27 Long Hill Avenue - Unit A                                                                                                                                                                                                                                                             Office: (203) 538-5665

Shelton, CT 06484-3214                                                                                                                                                                                                                                                                    Fax: (203) 538-5960



Better Building Performance, LLC.

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Heating & Cooling

  • Install wall outlet and switch plate gaskets on exterior walls to cut down on the flow of cold air.
  • Check for drafts around windows and doors. Caulk and weather-strip wherever necessary.
  • If possible, install storm windows. If not, tightly tape heavy duty clear plastic sheets to the inside of the window frames to reduce drafts.
  • The most important step toward home energy conservation is the installation of thermal insulation. Check current insulation levels, and properly insulate a new or existing home according to the U.S. Department of Energy’s specifications for your geographic area. Be sure to insulate ceilings, walls, and floors over unfinished crawl spaces.
  • Double-paned windows cut heat transfer by 40 to 50 percent. In extremely cold regions, triple glazing should be considered.
  • Single-paned windows should have storm windows. Wood or metal frame storm windows provide a second layer of glass and a barrier of still air that reduces heat transfer.
  • Install storm doors at all entrances of the house. Storm doors help save energy by reducing the amount of air infiltration that occurs when the primary door is opened and also reduces the amount of heat transfer through the primary door when it is closed.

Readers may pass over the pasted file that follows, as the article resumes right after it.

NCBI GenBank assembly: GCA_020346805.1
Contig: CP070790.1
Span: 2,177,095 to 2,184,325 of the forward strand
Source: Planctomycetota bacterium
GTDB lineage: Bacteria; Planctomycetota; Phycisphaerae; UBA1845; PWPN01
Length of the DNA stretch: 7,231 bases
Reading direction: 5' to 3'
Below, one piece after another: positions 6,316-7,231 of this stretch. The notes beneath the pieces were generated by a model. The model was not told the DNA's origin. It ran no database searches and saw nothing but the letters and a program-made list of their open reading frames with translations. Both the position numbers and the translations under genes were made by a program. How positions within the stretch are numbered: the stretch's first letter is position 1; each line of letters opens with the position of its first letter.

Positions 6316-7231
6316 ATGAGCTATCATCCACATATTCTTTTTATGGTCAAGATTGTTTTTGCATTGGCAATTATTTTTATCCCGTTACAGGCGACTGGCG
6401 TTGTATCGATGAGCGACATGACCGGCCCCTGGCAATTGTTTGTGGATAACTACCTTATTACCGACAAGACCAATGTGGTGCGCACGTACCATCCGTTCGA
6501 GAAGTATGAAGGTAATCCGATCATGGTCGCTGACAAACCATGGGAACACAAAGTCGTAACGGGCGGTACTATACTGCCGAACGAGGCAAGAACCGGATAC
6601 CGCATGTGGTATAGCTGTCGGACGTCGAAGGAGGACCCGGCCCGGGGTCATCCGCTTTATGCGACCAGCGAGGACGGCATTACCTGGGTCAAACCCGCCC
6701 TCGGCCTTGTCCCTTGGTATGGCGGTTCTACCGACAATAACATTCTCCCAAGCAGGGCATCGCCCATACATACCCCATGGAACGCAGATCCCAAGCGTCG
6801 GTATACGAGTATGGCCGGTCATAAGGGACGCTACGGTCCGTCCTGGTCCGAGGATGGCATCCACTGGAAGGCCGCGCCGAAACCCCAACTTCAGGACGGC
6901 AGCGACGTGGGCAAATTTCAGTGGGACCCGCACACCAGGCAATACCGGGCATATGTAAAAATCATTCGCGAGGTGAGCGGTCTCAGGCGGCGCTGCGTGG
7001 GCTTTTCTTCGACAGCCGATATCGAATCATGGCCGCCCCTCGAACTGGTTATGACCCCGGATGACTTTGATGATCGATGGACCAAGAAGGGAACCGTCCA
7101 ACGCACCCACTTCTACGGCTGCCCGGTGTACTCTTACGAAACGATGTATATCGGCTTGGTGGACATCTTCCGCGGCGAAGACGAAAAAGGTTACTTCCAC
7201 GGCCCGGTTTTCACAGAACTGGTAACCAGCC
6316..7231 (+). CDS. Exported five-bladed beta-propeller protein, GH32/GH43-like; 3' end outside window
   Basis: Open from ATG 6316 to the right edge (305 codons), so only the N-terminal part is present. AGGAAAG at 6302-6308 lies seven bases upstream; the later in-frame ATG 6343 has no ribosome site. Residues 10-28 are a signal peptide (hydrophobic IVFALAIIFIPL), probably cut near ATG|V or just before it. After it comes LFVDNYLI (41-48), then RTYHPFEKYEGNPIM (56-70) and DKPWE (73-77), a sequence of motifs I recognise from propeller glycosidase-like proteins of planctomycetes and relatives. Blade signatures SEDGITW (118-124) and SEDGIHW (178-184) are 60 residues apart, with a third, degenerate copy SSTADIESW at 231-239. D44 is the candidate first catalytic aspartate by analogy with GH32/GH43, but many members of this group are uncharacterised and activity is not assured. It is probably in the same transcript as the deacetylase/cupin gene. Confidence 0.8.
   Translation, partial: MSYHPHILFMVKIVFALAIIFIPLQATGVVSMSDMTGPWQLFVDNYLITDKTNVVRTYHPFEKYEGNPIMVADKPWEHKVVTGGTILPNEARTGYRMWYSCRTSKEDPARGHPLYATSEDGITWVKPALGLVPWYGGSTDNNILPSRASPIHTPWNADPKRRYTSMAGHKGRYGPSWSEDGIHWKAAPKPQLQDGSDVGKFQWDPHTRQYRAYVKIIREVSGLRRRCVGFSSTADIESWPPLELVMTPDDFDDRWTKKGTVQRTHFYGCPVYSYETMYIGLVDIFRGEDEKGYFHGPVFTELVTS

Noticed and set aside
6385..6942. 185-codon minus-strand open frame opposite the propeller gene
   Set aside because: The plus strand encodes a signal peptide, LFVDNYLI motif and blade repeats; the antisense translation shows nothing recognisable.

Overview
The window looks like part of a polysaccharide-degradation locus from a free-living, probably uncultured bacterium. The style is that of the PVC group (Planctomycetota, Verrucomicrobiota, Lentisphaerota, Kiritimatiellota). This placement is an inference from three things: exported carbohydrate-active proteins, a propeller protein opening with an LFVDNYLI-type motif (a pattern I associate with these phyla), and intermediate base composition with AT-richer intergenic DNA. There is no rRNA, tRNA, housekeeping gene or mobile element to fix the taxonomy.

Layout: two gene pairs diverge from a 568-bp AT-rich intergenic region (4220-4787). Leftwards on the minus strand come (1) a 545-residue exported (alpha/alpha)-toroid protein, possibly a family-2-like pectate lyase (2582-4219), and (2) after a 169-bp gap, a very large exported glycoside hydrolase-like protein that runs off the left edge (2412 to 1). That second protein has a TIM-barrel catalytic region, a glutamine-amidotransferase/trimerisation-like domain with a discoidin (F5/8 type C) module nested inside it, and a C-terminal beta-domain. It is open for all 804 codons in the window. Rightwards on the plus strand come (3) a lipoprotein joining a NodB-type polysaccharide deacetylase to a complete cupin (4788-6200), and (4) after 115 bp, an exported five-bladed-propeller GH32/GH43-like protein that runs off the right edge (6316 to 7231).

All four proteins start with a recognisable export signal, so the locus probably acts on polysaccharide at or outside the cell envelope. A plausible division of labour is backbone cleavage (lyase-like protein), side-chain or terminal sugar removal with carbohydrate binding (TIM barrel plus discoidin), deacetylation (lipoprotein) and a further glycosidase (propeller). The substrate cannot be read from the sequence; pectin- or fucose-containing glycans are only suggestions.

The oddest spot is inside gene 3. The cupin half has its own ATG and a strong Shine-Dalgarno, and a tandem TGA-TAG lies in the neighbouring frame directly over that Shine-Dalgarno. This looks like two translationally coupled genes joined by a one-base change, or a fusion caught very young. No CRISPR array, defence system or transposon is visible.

• Weather-strip and caulk around all entrance doors and windows to limit air leaks that could account for 15 to 30 percent of heating and cooling energy needs.
  • Keep your heating equipment well tuned with periodic maintenance by a service professional. If you do buy a new heating unit, select the most energy-efficient system within your budget. The initial cost may be high, but in the long run, your operating costs will be lower.
  • Dust or vacuum radiator surfaces and vents frequently to cut down on heat loss. If they need painting, use a flat paint which radiates heat better than glossy paint.
  • During the hot summer months, close insulated drapes or shades to help keep out unwanted heat.
  • Keep the overhead garage doors of attached garages closed to keep cold winds from getting through the connecting door between the house and garage.
  • Fireplaces should have tightly fitting dampers that can be closed when not in use. A chimney can draw out as much as 25 percent of the heated/cooled air in your house if the damper is left open.
  • In the heating season, water vapors from bathing and cooking are beneficial because they help humidify the home. Dry air takes longer to heat. So use kitchen and bath exhaust fans sparingly in the winter to keep as much heat as possible inside your house.
  • Set the thermostat as low as comfort permits. For instance, each degree above 68º F can add 3 percent to the amount of energy needed for heating. If using a heat pump, make sure that the thermostat is designed to operate the heat pump efficiently when raising the temperature after it has been lowered. Use your judgment. Babies and the elderly may need higher room temperatures.
  • Close heating vents and radiator valves in unused areas. Make sure that drapes and furniture do not block registers for supply or return air.
  • Seek an HVAC professional to determine the right size cooling equipment needed. Oversized units should be avoided – not only because they draw more energy than is necessary, but also because they cannot dehumidify properly.
  • Direct sunlight on a window air-conditioning unit increases its workload. When a choice is possible, locate units on the north or the shady side of the house.
  • Open windows during the moderate weather of spring and fall to admit outside air for cooling instead of operating air-conditioning.
  • In the cooling season, run kitchen and bath exhaust fans only long enough to rid the house of unwanted water vapor and odors.
  • On sunny winter days, open your insulated drapes or shades to get the full benefit of sun shining through the windows.